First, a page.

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Cuomo to be questioned in sexual harassment investigation, sources say

Gov. Andrew M. Cuomo speaks on June 23.

Gov. Andrew M. Cuomo speaks on June 23. Credit: AP / Mary Altaffer

ALBANY — Gov. Andrew M. Cuomo will submit to an interview Saturday regarding sexual harassment allegations leveled against him by current and former administration staffers, according to sources familiar with the matter.

Cuomo will be interviewed by investigators delegated by state Attorney General Letitia James to review the claims.

The investigation has been underway more than four months, with some of the women and some administration officials talking to investigators, according to the women and multiple media reports. Ethics experts previously have said that when Cuomo is interviewed, it is a sign the investigation will be entering its final stages.

"We have said repeatedly that the Governor doesn’t want to comment on this review until he has cooperated, but the continued leaks are more evidence of the transparent political motivation of the Attorney General’s review," Cuomo senior adviser Richard Azzopardi said, though he offered no evidence of James' office leaking information.

James’ probe is just one of several encircling Cuomo, a Democrat now in his 11th year in office.

The U.S. Justice Department is reviewing his administration’s handling of nursing home deaths amid the COVID-19 pandemic, as well as reports that Cuomo family members were given COVID-19 tests on a priority basis at a time when tests were not widely available to the public.

Further, an impeachment committee launched by the state Assembly also is looking into the sexual harassment claims, as well as the nursing home issue and Cuomo’s recent deal for a pandemic memoir that netted him $5.1 million.

State Capitol officials and insiders have long expected James’ probe of the sexual harassment claims the most likely to be concluded first.

A number of former and current administration staff members have accused Cuomo of making unwanted sexual advances. At least one woman has alleged the governor groped her. Another has said the 63-year-old governor attempted to groom her for a sexual relationship. Several of the women already have testified under oath, marking an important step in James' probe.

Former aide Lindsey Boylan accused Cuomo of harassing her routinely and said he once suggested a game of strip poker aboard his state-owned jet. Charlotte Bennett, another former aide, said Cuomo made sexual overtures and once asked her if she ever had sex with older men.

Another current aide, who has remained anonymous, told a newspaper Cuomo contrived to have her come to the governor’s mansion alone, where he groped her.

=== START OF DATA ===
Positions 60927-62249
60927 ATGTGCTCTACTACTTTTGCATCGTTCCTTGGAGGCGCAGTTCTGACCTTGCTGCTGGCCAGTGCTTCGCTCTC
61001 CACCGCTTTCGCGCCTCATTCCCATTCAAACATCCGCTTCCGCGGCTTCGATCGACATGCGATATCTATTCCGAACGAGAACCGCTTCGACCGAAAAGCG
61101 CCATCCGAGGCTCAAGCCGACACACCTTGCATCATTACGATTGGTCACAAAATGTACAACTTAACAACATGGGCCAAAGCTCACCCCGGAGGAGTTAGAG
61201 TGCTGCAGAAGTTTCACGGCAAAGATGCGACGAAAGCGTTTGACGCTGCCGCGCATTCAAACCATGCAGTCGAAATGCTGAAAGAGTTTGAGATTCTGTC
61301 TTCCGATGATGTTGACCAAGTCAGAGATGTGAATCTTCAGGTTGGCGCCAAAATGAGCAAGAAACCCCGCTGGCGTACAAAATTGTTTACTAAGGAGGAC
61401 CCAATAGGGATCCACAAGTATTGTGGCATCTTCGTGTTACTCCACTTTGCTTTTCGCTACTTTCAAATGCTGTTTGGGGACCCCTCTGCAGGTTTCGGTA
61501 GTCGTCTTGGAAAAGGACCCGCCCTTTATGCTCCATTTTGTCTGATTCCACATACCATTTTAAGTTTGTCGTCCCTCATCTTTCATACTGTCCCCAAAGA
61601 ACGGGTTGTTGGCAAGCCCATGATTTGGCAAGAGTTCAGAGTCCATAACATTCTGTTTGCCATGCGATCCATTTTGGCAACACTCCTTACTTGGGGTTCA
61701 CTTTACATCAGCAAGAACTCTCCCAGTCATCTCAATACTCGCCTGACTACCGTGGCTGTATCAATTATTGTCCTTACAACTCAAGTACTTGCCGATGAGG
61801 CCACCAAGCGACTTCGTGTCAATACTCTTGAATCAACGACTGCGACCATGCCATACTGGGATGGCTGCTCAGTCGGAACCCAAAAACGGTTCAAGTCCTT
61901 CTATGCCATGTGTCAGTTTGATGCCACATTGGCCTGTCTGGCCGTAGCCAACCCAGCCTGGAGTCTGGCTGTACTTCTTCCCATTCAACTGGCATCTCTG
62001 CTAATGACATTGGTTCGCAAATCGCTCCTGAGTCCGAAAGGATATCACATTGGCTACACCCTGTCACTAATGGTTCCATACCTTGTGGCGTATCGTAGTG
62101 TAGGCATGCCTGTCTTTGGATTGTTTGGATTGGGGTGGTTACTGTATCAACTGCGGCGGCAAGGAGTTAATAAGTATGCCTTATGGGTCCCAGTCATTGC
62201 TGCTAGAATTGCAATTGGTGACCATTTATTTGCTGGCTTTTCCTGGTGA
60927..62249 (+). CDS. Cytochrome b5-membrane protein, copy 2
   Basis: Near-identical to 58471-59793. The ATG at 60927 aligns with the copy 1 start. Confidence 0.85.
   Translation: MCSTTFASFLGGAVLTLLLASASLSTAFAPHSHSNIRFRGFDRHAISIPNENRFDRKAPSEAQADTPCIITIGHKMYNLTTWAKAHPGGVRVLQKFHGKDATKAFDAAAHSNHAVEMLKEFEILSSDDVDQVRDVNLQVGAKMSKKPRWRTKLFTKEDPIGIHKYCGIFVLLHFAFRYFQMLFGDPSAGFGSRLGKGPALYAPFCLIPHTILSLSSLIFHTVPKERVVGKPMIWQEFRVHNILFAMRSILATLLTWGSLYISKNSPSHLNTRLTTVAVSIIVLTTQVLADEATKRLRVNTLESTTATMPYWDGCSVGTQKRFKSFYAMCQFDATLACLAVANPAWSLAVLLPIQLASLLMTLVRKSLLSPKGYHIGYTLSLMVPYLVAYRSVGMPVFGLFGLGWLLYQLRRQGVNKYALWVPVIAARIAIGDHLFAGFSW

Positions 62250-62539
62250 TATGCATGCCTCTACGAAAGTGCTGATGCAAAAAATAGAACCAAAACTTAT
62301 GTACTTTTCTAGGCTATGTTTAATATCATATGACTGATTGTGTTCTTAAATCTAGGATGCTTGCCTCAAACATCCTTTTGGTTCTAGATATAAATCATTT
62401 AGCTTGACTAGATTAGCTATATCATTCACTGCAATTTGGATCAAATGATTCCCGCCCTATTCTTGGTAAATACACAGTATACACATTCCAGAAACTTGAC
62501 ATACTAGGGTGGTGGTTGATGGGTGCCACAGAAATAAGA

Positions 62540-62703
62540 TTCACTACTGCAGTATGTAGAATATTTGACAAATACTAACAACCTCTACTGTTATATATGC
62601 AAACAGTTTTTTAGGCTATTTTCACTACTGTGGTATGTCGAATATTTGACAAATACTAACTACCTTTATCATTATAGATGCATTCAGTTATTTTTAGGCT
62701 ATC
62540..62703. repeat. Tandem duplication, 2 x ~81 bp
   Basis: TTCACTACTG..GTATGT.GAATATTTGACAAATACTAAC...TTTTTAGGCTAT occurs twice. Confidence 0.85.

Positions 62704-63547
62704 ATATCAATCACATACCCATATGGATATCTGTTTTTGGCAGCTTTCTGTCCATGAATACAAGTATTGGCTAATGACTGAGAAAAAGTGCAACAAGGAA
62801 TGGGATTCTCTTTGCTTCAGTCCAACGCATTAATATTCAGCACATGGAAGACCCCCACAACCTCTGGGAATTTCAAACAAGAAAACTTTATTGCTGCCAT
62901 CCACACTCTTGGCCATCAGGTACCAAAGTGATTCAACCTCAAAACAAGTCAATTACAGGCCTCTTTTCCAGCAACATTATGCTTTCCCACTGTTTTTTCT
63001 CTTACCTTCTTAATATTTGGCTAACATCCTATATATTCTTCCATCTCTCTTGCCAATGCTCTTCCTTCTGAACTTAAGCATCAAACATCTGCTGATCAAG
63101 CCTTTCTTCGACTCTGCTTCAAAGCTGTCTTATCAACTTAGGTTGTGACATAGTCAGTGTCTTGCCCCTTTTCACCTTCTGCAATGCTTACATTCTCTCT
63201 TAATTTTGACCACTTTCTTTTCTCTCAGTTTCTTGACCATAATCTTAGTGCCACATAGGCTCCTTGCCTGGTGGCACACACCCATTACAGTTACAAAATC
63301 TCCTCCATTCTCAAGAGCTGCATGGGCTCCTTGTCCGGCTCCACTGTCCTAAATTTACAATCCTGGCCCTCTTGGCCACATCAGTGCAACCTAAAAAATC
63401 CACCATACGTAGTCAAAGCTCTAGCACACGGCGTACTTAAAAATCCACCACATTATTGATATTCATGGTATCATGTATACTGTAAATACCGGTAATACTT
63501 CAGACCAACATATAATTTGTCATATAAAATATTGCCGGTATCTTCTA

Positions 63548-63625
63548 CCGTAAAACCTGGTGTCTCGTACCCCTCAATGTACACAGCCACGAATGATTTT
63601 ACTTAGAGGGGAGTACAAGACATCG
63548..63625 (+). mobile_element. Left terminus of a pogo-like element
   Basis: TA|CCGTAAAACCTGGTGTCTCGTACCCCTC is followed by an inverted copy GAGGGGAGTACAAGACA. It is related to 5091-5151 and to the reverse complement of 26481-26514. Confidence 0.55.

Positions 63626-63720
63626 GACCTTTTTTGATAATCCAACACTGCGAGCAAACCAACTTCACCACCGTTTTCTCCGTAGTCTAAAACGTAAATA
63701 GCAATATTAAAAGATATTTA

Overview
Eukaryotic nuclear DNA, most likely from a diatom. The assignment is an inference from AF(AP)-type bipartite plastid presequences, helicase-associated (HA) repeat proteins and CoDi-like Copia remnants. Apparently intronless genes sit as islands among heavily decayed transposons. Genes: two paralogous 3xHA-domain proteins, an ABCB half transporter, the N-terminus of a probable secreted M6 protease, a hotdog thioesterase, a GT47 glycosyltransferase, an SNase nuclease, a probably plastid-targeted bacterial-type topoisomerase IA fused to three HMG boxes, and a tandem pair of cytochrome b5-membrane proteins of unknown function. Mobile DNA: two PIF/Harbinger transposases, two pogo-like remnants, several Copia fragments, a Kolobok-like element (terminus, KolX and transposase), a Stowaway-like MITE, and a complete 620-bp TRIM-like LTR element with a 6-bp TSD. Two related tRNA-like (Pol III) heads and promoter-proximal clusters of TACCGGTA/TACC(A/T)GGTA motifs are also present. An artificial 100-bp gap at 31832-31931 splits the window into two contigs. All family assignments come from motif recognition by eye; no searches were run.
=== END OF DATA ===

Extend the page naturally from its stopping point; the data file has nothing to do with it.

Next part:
Cuomo has resisted requests to resign from many of the highest-ranking New York Democrats and has continued to raise campaign funds for another potential reelection bid in 2022. Republican candidates have hammered the Democrat over the controversy, criticizing his bullying style and saying he’s overstayed his time in office.

The investigation into the harassment claims is being overseen by James, also a Democrat, who selected an outside law firm to conduct the probe and document its findings in a public report. For months, the firm has been interviewing the women making the claims as well as administration officials.

But the governor's testimony could be the last crucial piece.

Publicly, the governor has changed his tone in talking about the allegations that were first leveled in March.

He’s gone from a choked-up general apology to defiantly declaring he’s done nothing wrong — all while subtly suggesting the investigation shouldn’t necessarily be the last word.

In March, the governor went before television cameras to say he understood he "acted in a way that made people feel uncomfortable."

"It was unintentional and I truly and deeply apologize for it," Cuomo said. "I feel awful about it and, frankly, I am embarrassed by it."

But as time passed, Cuomo increasingly has pushed back on the allegations and said he did nothing wrong.

"I have tried to be respectful of the process, but at the same time it has been very difficult letting people make accusations and not responding," Cuomo said April 29. "And people have only heard one side of the story. I can’t tell you how eager I am to tell my side of the story."

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